World Unite Lucifer Youth Foundation. What does it actually mean? It's all part of the mystique surrounding WU LYF, a band it seems everyone has an opinion on even if the majority haven't actually heard a single note of their music. Already causing massive divisions of opinion, from those that consider them to be potentially the best new musical group to emerge from these shores in years to those seemingly unimpressed by what they perceive as being little more than style over substance.
While not quite at the fisticuffs stage just yet, it's fair to say that even on DiS, there's no shortage of onlookers ready to cast the first stone, even if some of the tales they tell and so-called accounts of the nights in their presence are exceedingly far from accurate.
Of course, the more cynical among us would suggest most of the hate stems from the band's own persona, particularly their refusal to play the media game and pander to every whim expected of them ("I wish we'd never spoken to the media. I wish they didn't feel the need to write about us" singer/keyboard player Ellery Roberts will proclaim later). Others would probably put it down to the fact much of the resentment lies with the way they've allegedly been "marketed", particularly as their co-manager, one, is a founder and creative director of marketing agency as well as being a former employee at Factory Records. Add to that the fact their other manager has a successful background in music PR whose clients also include Friendly Fires and M.I.A. among others and it's easy to see why such doubts creep in.
Three months ago when first DiS first enquired about the possibility of speaking to the four band members, we were politely refused. But then twelve weeks is a short time in the music industry, particularly when your debut album is about to hit the shops in forty-eight hours time. Having embarked on a complete about turn, we're informed that WU LYF, the band, are only too willing to engage in conversation prior to their show at Sheffield's Queens Social Club, and this is the result of our encounter...
It's early evening on a balmy Saturday in June. On the other side of the city the Arctic Monkeys are playing their biggest hometown show to date. Here, soundcheck complete, DiS finds itself sat outside the relatively smaller Queens Social Club with the collective members of WU LYF. Later they'll play an energetically well received set culminating in a stage invasion where equipment gets trashed, not the band seem that concerned. Beforehand, there's the small matter of the interview, only their fourth ever, and second to any British publication. Having gone to great lengths to keep their identities a secret in the past, the Manchester based quartet - Ellery Roberts (vocals, keyboards and unofficial band leader), Tom McClung (bass), Evans Kati (guitars), and Joe Manning (drums) - seem prepared if a little uncomfortable for the next thirty minutes or so they'll spend in our company.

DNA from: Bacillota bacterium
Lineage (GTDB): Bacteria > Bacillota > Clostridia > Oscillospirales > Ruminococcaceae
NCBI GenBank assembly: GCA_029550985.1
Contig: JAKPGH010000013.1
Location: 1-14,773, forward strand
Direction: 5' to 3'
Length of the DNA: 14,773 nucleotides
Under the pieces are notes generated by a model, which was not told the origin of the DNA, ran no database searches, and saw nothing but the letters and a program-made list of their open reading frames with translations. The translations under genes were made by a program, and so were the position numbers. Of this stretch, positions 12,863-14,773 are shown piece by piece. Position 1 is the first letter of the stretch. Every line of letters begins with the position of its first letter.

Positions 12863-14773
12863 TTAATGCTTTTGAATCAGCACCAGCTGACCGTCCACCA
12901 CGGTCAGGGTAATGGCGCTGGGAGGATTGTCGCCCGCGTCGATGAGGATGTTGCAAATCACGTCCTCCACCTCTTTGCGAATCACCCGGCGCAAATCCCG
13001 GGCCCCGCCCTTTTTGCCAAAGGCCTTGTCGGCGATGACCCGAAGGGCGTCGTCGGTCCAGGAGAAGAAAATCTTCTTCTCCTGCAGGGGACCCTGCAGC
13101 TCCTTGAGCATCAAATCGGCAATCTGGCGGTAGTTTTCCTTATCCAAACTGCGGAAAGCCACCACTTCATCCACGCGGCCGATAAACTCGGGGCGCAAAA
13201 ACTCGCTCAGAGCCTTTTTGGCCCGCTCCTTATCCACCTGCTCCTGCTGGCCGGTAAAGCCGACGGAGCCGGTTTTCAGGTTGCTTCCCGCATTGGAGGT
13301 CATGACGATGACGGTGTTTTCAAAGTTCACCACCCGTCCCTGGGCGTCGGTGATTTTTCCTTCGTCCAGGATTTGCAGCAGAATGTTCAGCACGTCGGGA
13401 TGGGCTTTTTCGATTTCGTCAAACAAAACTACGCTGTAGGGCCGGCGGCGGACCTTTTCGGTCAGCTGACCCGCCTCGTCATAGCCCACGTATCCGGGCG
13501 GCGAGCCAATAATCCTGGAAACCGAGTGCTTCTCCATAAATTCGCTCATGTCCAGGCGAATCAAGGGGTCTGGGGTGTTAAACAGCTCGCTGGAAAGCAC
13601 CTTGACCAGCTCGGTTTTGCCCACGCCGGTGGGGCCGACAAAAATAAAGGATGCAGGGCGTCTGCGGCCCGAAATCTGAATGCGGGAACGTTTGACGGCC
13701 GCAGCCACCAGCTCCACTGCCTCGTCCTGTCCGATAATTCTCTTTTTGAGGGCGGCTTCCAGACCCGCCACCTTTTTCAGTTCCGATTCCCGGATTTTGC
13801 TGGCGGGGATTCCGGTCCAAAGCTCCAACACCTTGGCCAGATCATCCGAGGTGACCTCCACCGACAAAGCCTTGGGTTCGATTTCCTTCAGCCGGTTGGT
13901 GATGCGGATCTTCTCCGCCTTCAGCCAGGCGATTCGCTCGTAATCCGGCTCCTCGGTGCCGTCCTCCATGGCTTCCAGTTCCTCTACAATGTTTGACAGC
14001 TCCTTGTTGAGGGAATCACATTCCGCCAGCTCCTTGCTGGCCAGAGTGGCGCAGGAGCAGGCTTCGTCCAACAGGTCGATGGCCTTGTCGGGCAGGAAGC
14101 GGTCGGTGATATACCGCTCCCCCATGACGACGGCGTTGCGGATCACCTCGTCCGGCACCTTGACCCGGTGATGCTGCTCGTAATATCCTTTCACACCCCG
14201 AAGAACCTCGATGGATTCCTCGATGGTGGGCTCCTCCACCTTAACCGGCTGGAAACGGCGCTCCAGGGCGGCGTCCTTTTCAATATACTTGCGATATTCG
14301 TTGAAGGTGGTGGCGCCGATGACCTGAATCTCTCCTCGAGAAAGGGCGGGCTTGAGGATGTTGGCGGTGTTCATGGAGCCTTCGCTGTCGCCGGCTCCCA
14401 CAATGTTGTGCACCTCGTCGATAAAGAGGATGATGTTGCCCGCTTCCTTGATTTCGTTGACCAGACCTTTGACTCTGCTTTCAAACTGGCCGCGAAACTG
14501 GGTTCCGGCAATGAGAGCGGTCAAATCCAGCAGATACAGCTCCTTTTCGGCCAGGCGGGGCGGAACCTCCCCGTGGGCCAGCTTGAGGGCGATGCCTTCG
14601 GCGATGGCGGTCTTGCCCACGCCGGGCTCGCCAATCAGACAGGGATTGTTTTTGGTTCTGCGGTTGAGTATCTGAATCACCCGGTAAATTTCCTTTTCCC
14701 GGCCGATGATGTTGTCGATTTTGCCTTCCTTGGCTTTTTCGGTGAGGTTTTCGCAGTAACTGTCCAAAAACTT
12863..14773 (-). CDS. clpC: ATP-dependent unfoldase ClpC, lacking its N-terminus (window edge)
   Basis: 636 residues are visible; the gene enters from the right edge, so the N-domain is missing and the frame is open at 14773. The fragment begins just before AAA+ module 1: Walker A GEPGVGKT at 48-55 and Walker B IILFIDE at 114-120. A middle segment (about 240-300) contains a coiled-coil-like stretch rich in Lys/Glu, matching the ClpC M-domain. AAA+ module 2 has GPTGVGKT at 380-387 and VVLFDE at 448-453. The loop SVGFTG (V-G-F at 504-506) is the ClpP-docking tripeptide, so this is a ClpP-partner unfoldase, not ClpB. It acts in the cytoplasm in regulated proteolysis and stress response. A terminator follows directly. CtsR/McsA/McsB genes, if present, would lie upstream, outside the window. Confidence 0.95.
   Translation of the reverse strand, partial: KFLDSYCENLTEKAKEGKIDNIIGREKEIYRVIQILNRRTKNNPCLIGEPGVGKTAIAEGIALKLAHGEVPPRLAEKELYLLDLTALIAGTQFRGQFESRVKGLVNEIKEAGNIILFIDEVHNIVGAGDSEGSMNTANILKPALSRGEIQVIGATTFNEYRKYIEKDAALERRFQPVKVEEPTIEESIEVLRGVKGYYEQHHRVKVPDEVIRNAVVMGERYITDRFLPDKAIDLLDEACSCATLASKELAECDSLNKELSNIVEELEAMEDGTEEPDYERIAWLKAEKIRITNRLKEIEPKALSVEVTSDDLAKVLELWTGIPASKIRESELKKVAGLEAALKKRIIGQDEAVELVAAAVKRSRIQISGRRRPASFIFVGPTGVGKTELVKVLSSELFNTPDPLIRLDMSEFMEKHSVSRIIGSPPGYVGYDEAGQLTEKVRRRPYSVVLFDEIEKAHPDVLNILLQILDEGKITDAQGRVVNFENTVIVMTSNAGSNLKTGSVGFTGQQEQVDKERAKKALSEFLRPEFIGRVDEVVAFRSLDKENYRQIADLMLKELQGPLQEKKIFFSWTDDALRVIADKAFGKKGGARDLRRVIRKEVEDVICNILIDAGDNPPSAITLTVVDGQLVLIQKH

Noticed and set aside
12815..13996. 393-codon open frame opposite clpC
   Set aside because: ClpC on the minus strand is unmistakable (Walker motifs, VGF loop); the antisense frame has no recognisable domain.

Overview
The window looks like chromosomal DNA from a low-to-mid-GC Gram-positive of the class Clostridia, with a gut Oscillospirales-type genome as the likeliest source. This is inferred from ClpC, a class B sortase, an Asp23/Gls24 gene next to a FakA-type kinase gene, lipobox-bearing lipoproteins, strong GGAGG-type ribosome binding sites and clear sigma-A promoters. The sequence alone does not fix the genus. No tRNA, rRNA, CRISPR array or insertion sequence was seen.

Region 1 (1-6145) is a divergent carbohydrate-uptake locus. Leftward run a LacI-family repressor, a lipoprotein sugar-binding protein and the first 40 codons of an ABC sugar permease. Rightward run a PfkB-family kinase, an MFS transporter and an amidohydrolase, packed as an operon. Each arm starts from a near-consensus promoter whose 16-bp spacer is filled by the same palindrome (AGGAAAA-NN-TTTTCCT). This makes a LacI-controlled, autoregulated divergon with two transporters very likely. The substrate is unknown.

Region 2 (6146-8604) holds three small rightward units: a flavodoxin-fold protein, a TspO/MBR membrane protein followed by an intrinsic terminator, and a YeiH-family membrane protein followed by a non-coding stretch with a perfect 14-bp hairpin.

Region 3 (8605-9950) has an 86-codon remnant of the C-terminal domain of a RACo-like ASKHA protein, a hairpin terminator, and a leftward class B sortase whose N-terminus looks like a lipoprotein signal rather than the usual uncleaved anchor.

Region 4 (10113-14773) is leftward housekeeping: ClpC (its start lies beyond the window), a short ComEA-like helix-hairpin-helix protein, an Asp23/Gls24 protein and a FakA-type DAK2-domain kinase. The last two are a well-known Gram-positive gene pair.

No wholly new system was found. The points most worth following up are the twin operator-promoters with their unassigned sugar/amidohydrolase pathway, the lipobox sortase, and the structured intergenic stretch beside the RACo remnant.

The opening exchanges are a little nervous and fraught to say the least, THAT album review unsurprisingly high on the agenda of conversation topics. "We try not to read stuff like that but it's hard not to" admits bass player McClung. Ellery Roberts takes a different perspective. "I only care about what people I respect say. If some faceless guy sat behind his computer doesn't like us then...fine."
Swiftly moving on, the whole World Unite Lucifer Youth Foundation manifesto, for which the band's name is an abbreviation seems to have garnered most of the interest that came their way in the first place. "It's just a name man..." insists guitarist Evans Kati. However, the whole ideology behind the band suggests the intention is for WU LYF to represent more than just a name. One glance at the band's newly updated website blows such a response in the water, its content ranging from an exclusive membership scheme claimed to be based on the ethos of Barcelona Football Club ("By the fans for the fans") to detailed explanations regarding their reasons to sign a publishing deal with Universal, something which we'll touch on in more detail later.
"You don't make money out of selling records. You have to do other things to survive. We kind of thought that if we were not going to make any money from selling our music, we had to create something that was real without having to abide by some rule like using our music on an advert." - Ellery Roberts.
The discussion switches to television commercials ("McDonalds we'd gladly let use our music. Oxfam can get the fuck out" spits Roberts mischievously) and political affiliation, David Cameron's usage of The xx during last year's election campaign raising numerous eyebrows around the table. At this point, the controversy surrounding marketing entrepreneur 's involvement with the band is brought up for the first time.
"The only people that seem remotely concerned by Warren's involvement are those that don't have the integrity to judge something on its own merits without creating some superficial scenario to justify their own egos" declares Roberts, visibly unimpressed by suggestions to the contrary. "We're not here to apologise for our existence."
DiS decides it's time to play devil's advocate. After all, it's hard not to concede there's been some degree of hype around WU LYF whether it be the way the band's name was talked up in the music press or on message boards long before anyone had heard any music or the way songs mysteriously found their way onto internet blogs and file sharing sites, even in the embryonic stages of the band's existence. Surely they're reasons alone to be suspicious?